10. #10
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    Okay, so I think here's the problem. The code works if I used the constant character pointer "input". But, if I replace the variable "input" with the character array used in the program, it will be failure. The character array was declared as strCode with a size of 9999 and initialized to "". User will input a code and the program will find the code from a txt file using fgets and strncmp. The collected data will be stored in strCode. When the program found the matched string, it will sscanf the strCode and separate the code from the integer number. But whenever I use sscanf() with strCode, it doesn't seem to read the variable correctly. Why? And how can I fix this?
    Last edited by Bryan_James; 12-24-2014 at 03:29 AM.

  11. #11
    and the hat of int overfl Salem's Avatar
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    What did you actually type in (or read from a file)?

    If the input lacks a comma, or doesn't fit inside the allocated space for your strCode, then it will fail.
    If you dance barefoot on the broken glass of undefined behaviour, you've got to expect the occasional cut.
    If at first you don't succeed, try writing your phone number on the exam paper.

  12. #12
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    Here is a sample data from file:
    Code:
    12345ABC, 9
    87321POI, 4
    70975MMN, 6
    Here's a code fragment on how I scanned it:
    Code:
    stockFile = fopen ("stockfile.txt", "r");
    while (strCode != NULL) {
    fgets (strCode, MAX_SIZE, stockFile); if (strncmp (stockChecks, strCode, 8) == 0) { break; } }
    int result = sscanf(stockChecks, "%8[^,], %d", strCode, &noOfStock); if (result == 2) { printf("Success: '%s' and '%d'\n", strCode, noOfStock); } else { printf("Failure: '%s' and '%d'\n", strCode, noOfStock); } getch();
    Last edited by Bryan_James; 12-24-2014 at 04:14 AM. Reason: Corrected the code

  13. #13
    C++ Witch laserlight's Avatar
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    Quote Originally Posted by Bryan_James
    I don't know why, but I copied your code in my IDE and compiled it using MinGW GCC 4.8.1. The result for me is failure.
    This indicates that something is wrong with my example, e.g., I used something that is compiler specific, or I posted code that is different from what I actually tested despite claiming that it works for me.

    Quote Originally Posted by Bryan_James
    Okay, so I think here's the problem. The code works if I used the constant character pointer "input". But, if I replace the variable "input" with the character array used in the program, it will be failure.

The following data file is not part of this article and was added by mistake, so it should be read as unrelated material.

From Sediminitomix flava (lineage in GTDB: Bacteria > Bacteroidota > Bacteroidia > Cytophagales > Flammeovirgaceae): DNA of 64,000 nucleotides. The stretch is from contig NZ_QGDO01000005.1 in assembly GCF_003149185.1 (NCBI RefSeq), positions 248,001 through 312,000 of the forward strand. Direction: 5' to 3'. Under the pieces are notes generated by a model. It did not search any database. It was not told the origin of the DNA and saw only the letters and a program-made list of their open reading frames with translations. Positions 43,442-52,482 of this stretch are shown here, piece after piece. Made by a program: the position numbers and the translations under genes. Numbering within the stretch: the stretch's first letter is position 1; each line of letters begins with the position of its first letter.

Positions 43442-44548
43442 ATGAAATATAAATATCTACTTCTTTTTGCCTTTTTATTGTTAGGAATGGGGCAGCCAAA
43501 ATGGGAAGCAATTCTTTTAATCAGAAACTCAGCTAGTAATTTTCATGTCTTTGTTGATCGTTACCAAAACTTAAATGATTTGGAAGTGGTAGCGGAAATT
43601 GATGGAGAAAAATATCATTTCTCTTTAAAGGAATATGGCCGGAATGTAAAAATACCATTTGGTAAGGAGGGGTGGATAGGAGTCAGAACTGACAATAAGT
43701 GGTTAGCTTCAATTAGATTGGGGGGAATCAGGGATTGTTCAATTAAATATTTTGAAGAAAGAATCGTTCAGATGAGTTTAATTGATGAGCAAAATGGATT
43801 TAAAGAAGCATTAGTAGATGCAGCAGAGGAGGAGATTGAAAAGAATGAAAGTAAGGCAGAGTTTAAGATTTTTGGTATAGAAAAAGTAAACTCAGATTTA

This indicates that something is wrong with your mangling of my example, i.e., my example actually worked, but after you made a mess out of it, it didn't. When you make changes to example code and report failure contrary to someone telling you that it worked for them, you must post what exactly you tried. Otherwise, you give the impression that the person who told you that it works is mistaken at best, or a liar at worst.

    As such, I suggest that you post the smallest and simplest compilable program that demonstrates the problem. Do not just post a code snippet. Post an entire program, like what I did in post #7. Something that we can copy and paste as-is, compile, and see what is the problem that you've been describing. This way, if it works for us, it won't be because we made it work, and if it doesn't work for us, we can be reasonably certain that that is why it didn't work for you, and thus advise you how to fix it.
    Quote Originally Posted by Bjarne Stroustrup (2000-10-14)
    I get maybe two dozen requests for help with some sort of programming or design problem every day. Most have more sense than to send me hundreds of lines of code. If they do, I ask them to find the smallest example that exhibits the problem and send me that. Mostly, they then find the error themselves. "Finding the smallest program that demonstrates the error" is a powerful debugging tool.
    Look up a C++ Reference and learn How To Ask Questions The Smart Way

  14. #14
    and the hat of int overfl Salem's Avatar
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    Code:
    fgets (strCode, MAX_SIZE, stockFile); if (strncmp (stockChecks, strCode, 8) == 0) { break; } }
    int result = sscanf(stockChecks, "%8[^,], %d", strCode, &noOfStock);
    No wonder you're having trouble.
    You're fgets writes to one buffer, and your sscanf reads from another.

    while (strCode != NULL)
    If strCode is an array, it will ALWAYS be non-NULL.

    Try
    while ( fgets(strCode, MAX_SIZE, stockFile) != NULL )

    But like I said, you need to sort out out variable usage (and perhaps better naming would help you in this respect).
    If you dance barefoot on the broken glass of undefined behaviour, you've got to expect the occasional cut.
    If at first you don't succeed, try writing your phone number on the exam paper.